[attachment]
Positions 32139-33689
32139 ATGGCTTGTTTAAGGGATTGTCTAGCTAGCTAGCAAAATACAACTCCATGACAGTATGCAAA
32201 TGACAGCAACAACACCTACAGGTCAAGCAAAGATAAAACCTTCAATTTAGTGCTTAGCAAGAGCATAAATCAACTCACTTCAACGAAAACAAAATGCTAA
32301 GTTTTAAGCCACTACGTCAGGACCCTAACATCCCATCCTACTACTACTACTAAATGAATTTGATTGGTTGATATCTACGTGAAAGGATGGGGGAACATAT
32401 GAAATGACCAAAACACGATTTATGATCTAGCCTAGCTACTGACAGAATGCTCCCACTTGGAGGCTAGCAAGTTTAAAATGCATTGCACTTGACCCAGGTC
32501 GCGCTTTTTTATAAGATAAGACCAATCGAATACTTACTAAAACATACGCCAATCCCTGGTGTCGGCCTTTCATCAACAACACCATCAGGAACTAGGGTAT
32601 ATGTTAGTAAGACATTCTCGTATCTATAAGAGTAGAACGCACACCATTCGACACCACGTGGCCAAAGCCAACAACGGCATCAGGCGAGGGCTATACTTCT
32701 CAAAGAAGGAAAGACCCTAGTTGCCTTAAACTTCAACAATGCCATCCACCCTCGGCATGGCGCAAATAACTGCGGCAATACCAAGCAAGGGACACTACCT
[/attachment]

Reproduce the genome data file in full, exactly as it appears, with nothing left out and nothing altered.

Positions 32139-33689
32139 ATGGCTTGTTTAAGGGATTGTCTAGCTAGCTAGCAAAATACAACTCCATGACAGTATGCAAA
32201 TGACAGCAACAACACCTACAGGTCAAGCAAAGATAAAACCTTCAATTTAGTGCTTAGCAAGAGCATAAATCAACTCACTTCAACGAAAACAAAATGCTAA
32301 GTTTTAAGCCACTACGTCAGGACCCTAACATCCCATCCTACTACTACTACTAAATGAATTTGATTGGTTGATATCTACGTGAAAGGATGGGGGAACATAT
32401 GAAATGACCAAAACACGATTTATGATCTAGCCTAGCTACTGACAGAATGCTCCCACTTGGAGGCTAGCAAGTTTAAAATGCATTGCACTTGACCCAGGTC
32501 GCGCTTTTTTATAAGATAAGACCAATCGAATACTTACTAAAACATACGCCAATCCCTGGTGTCGGCCTTTCATCAACAACACCATCAGGAACTAGGGTAT
32601 ATGTTAGTAAGACATTCTCGTATCTATAAGAGTAGAACGCACACCATTCGACACCACGTGGCCAAAGCCAACAACGGCATCAGGCGAGGGCTATACTTCT
32701 CAAAGAAGGAAAGACCCTAGTTGCCTTAAACTTCAACAATGCCATCCACCCTCGGCATGGCGCAAATAACTGCGGCAATACCAAGCAAGGGACACTACCT